After preliminary examination of the briefs, the court notified the parties that it had tentatively concluded that oral argument would not be helpful to the court in this case. The notice provided that any party might file a "Statement as to Need of Oral Argument." See Fed. R. App. P. 34(a); Cir.R. 34(f). No such statement having been filed, the appeal has been submitted on the briefs


Hon. Robert A. Grant, Senior District Judge for the Northern District of Indiana, is sitting by designation


The regulations provide the following definitions of the educational levels at issue herein:

(1) Illiteracy. Illiteracy means the inability to read or write. We consider someone illiterate if the person cannot read or write a simple message such as instructions or inventory lists even though the person can sign his or her name. Generally, an illiterate person has had little or no formal schooling.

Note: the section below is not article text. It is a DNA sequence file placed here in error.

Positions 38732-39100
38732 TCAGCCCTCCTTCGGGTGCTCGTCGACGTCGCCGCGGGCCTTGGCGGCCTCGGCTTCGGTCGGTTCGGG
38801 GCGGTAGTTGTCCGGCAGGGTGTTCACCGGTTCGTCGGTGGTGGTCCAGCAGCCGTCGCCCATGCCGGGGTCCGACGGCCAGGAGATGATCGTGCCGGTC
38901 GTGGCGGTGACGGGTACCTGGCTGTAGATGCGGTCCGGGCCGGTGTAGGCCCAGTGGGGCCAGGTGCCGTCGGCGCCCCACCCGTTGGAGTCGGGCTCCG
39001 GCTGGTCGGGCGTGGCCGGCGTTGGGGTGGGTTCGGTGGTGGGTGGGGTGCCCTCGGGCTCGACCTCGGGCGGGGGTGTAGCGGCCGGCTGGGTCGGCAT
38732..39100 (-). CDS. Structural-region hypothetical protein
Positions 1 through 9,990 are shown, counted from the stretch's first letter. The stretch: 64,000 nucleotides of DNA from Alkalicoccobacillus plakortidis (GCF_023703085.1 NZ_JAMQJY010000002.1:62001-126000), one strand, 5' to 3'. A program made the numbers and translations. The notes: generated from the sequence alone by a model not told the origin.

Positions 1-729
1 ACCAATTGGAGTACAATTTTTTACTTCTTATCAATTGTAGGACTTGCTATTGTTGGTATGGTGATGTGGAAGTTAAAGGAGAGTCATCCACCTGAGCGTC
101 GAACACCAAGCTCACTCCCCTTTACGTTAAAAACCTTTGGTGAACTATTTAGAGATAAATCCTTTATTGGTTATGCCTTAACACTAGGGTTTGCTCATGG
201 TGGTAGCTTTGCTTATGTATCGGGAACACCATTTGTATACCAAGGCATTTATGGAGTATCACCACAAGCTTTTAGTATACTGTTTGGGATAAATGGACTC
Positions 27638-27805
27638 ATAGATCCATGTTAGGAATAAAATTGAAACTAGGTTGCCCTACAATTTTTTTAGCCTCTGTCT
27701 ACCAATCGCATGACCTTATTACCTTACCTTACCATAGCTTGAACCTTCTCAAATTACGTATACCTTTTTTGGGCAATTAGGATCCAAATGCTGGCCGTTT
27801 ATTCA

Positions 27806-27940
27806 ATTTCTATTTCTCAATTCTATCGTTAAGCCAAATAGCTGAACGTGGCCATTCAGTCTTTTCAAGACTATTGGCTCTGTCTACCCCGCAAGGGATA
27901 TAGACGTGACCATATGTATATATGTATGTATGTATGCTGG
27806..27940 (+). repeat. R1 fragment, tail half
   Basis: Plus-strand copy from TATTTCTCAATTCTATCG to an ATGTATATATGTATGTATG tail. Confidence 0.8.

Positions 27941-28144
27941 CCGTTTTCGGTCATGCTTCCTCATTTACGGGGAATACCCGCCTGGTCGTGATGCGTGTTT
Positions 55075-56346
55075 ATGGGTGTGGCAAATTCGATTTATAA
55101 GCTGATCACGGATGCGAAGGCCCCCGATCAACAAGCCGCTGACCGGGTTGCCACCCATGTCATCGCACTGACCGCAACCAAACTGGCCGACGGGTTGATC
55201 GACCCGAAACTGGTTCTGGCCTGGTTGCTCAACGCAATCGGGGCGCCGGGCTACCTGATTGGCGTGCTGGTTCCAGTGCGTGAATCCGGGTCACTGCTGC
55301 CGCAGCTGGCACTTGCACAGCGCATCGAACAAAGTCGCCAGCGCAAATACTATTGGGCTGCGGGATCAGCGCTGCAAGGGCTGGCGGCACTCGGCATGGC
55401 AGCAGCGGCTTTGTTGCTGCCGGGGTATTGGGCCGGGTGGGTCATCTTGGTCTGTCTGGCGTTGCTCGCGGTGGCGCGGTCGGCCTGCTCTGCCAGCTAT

(2) Marginal education. Marginal education means ability in reasoning, arithmetic, and language skills which are needed to do simple, unskilled types of jobs. We generally consider that formal schooling at a 6th grade level or less is a marginal education.


C.F.R. § 404.1564(b)


Rule 201.17 establishes that, if a younger individual (age 45-49) has had previous unskilled work experience and is "illiterate or unable to communicate in English," he is disabled. Rule 201.18 pertains to the same age and previous work experience; however, if the individual's education is "limited or less--at least literate and able to communicate in English," he is not disabled. 20 C.F.R. Ch. III, Pt. 404, Subpt. P, App. 2, Table 1